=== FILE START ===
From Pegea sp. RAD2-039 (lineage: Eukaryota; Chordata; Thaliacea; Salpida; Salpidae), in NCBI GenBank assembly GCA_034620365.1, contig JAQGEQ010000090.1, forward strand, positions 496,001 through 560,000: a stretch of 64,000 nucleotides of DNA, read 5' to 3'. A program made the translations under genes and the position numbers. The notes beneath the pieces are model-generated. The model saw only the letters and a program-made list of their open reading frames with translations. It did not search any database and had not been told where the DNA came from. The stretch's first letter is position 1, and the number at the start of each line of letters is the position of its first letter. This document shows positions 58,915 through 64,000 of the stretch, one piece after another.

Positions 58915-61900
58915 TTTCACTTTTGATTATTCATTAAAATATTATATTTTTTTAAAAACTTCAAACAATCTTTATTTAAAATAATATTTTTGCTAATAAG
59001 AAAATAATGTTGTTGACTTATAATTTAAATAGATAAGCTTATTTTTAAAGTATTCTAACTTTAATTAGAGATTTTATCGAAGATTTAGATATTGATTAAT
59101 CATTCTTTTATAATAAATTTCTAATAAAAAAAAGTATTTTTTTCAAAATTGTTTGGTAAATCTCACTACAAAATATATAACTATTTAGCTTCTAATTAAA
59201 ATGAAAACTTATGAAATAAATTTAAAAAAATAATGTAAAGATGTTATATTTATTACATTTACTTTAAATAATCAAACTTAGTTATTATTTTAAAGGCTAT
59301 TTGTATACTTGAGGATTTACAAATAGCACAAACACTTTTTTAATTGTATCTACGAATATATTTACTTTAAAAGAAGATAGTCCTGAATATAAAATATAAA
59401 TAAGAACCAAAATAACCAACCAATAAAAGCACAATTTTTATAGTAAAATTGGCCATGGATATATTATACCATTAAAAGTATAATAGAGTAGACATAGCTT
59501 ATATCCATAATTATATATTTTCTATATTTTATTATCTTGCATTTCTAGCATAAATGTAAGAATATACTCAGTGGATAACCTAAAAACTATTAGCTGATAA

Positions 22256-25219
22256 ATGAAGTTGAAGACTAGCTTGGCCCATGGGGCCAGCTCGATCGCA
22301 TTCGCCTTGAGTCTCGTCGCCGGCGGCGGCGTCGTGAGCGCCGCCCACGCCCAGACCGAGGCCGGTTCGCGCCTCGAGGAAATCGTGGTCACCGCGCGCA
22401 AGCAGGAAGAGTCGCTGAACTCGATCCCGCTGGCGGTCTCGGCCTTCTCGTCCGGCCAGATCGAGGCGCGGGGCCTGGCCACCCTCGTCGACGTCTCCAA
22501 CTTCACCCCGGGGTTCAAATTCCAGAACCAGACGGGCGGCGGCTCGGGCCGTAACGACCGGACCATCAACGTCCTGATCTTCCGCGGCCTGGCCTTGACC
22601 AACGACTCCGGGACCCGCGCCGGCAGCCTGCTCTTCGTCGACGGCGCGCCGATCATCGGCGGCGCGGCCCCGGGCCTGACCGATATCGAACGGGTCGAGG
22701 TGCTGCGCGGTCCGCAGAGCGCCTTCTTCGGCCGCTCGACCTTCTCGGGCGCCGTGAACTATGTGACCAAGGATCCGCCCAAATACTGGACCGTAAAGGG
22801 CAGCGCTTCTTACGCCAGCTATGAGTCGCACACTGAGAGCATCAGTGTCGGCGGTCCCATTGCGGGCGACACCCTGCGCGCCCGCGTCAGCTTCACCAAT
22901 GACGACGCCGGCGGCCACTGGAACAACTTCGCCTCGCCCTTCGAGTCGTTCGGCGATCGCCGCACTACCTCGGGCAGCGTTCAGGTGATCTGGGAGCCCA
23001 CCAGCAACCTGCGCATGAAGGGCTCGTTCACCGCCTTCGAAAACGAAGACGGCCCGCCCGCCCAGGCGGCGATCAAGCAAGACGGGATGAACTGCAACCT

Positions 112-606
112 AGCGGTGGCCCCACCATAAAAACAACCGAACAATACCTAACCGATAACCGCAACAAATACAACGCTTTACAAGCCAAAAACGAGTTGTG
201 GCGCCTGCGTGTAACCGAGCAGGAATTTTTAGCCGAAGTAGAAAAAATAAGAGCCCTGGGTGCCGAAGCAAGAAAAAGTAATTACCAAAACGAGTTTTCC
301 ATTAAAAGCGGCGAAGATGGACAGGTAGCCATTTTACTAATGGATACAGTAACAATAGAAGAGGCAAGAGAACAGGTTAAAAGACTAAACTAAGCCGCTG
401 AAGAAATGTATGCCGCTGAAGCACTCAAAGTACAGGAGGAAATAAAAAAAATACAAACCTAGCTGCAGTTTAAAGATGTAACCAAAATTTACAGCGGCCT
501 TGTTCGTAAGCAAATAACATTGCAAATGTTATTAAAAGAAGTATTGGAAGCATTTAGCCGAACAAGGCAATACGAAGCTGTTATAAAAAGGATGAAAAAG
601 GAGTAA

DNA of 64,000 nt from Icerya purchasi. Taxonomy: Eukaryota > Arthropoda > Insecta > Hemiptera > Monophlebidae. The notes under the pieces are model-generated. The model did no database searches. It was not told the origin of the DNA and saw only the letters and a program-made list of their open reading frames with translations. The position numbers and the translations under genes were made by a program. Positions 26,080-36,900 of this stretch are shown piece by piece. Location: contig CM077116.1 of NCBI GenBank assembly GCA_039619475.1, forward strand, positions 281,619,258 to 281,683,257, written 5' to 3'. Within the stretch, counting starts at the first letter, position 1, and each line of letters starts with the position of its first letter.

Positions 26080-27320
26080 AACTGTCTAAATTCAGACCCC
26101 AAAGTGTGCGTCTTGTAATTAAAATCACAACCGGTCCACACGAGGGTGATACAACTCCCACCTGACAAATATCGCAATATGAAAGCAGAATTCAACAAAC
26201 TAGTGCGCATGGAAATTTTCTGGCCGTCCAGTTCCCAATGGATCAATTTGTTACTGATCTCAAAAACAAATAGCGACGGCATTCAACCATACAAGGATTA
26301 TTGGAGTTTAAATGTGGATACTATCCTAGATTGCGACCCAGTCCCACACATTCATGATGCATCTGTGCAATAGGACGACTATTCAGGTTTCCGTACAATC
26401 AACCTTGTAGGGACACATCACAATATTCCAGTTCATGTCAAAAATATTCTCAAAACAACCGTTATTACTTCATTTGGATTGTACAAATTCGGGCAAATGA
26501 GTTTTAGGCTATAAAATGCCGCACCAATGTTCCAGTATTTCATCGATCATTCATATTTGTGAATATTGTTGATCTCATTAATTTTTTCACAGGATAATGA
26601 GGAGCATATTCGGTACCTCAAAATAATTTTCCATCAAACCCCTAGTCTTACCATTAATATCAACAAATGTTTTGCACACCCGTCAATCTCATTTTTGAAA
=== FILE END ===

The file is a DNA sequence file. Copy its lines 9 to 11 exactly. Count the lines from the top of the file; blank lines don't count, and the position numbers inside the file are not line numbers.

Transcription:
59501 ATATCCATAATTATATATTTTCTATATTTTATTATCTTGCATTTCTAGCATAAATGTAAGAATATACTCAGTGGATAACCTAAAAACTATTAGCTGATAA

Positions 22256-25219
22256 ATGAAGTTGAAGACTAGCTTGGCCCATGGGGCCAGCTCGATCGCA